MFGAustin: Marsha Osborn of Alen Corporation on scaling, contract manufacturing and being a servant leader.
By Jennifer Jones
January 25, 2021
There were two catalysts for growth. That was COVID and wildfires. Those two factors, unfortunately for all of us, created an opportunity for us to go out and truly help other people. I love that we are making a difference as a team for the rest of the world that is experiencing some challenging situations.
Marsha Osborn is the Chief Operating Officer at Alen Corporation, manufacturer of air purifiers and filters.
In this episode of MFG Austin, Osborn shares how she joined a new company and quickly scaled manufacturing during a global pandemic.
Understanding what the needs are in the business. Not just taking processes as they are today but looking at automating the processes and being able to scale nationally and internationally. Reidentifying what those real needs are and the kind of skill sets needed to do that is critical. So, we looked for people who have done that and have been in other businesses that had to scale really fast. When having to scale fast and making best decisions to meet the mission.
In a blog post, Marsh & McLennan shares similar recommendations: keep processes simple; focus on your customers; invest in employees; stay tuned-in; invest in equipment; and use data to drive growth.
First of all, meeting every single person and player and understanding what their key challenges are, the kinds of things they’ve experienced and what their vision is for the future.How each of the organizations can functionally support the overall mission and business and really listening.I spent the first 2-3 weeks listening to the people and customers. I did a stint which was very powerful. I pretended to be a full blown customer service rep and went on our chat channels and phone calls for about four hours on a Friday two weeks after I started and listening to what the customers were experiencing made a huge difference in what I thought the vision could be for the company and where I thought the weaknesses were that we could go and address immediately.
The Forbes Coaches Council echoes Osborn in their “14 Ways to Establish Yourself as a New Leader” article acknowledging the difficulties of stepping into a leadership role at a new place with getting behind the scenes, being in a student mindset and showing what you know. Additionally, they share ways to be an effective leader.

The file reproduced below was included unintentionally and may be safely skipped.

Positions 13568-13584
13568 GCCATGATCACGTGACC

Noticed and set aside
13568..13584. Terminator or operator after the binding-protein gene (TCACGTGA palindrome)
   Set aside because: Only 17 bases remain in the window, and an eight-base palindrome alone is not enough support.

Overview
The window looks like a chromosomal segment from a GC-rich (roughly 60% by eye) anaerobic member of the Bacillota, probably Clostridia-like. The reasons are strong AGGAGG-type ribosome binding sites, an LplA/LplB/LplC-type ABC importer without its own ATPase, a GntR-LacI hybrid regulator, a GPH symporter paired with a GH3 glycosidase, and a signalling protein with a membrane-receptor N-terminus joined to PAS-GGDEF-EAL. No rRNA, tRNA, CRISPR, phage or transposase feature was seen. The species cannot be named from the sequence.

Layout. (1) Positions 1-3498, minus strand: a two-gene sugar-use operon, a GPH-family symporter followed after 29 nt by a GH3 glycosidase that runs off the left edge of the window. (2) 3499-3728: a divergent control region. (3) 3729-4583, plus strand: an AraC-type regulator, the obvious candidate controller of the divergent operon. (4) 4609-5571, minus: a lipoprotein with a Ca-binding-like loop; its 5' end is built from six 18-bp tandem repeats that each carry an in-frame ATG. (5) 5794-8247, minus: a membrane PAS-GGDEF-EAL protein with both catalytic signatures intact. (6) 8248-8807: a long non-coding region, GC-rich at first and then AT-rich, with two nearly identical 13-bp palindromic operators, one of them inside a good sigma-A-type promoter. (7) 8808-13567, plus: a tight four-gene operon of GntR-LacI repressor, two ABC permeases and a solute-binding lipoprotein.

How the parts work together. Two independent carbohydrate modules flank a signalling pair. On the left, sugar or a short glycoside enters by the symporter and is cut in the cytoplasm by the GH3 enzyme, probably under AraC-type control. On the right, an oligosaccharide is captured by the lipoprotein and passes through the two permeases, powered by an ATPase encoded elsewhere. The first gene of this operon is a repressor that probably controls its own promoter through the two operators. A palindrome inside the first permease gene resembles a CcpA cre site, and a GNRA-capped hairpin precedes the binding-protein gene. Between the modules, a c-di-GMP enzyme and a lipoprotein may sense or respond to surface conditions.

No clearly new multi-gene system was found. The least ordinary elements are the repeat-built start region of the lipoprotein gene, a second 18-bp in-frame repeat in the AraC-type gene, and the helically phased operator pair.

I think it’s the small wins and celebrating those wins: [areas] where [my colleagues] had a challenge and I was able to address that challenge as low hanging fruit early on. [It helped me to] gain their confidence and respect to know that I’m a team playerand I’m a servant leader and I listen closely to the kinds of things they are experiencing.There are things that you can go in and change really quick and that makes a difference with them every day in doing their job and making them successful. Then continuing the conversation: ‘We made this change and how is that going now?’
I believe that people are the number one asset in any business. It doesn’t matter what kind of business you’re in: service manufacturing, software company, etc. It’s all about the people. Them knowing that you truly believe thatmakes a big difference. You really can’t fake it. People really are your number one asset. You can have the best technology in the world, you can have the best process in the world, but at the end of the day, if the people don’t believe that and aren’t a part of that, then you’re not going to have the best company in the world.
Should a company use contract manufacturing? (8:16)
It depends on the process, the product, on how mature the actual build material is, and how mature the product really is. If you’re really ready to scale or if you have more design iterations to go. If you’ve got multiple design iterations and not just building on the technology you already have, I would say that keeping that part of the process inhouse is critical. But if you’re truly settled on your BOMs and it’s a pretty mature design and you’re ready to scale, it’s a good opportunity to partner with a manufacturer that has the talent, the expertise and the process in place, as well as the footprint and the square footage, because in Austin, TX it’s hard to find the real estate.
With Briggo, the product was very large, so to really scale that business you needed a lot of square footage and the people fast who had the expertise for continuous improvement, scalability, reliability, repeatability and quality. You need consistent quality of a product. Big contract manufacturers have those disciplines in place already, they’ve already built that. If you can partner and it’s a win-win for both companies, it can be a valuable partnership.
One-hundred percent. We have the best people in the world here. And, we have the best environment and opportunities to do just that. It just takes a village. We all have to work together to make that happen and we have to want it. I’m doing it right now at Alen. All of our products have been made in Asia and China and I am reshoring everything to North America with another major partner. We have gone up 4x and continuing. It’s unbelievable and we are moving those products as fast as we can out of Asia.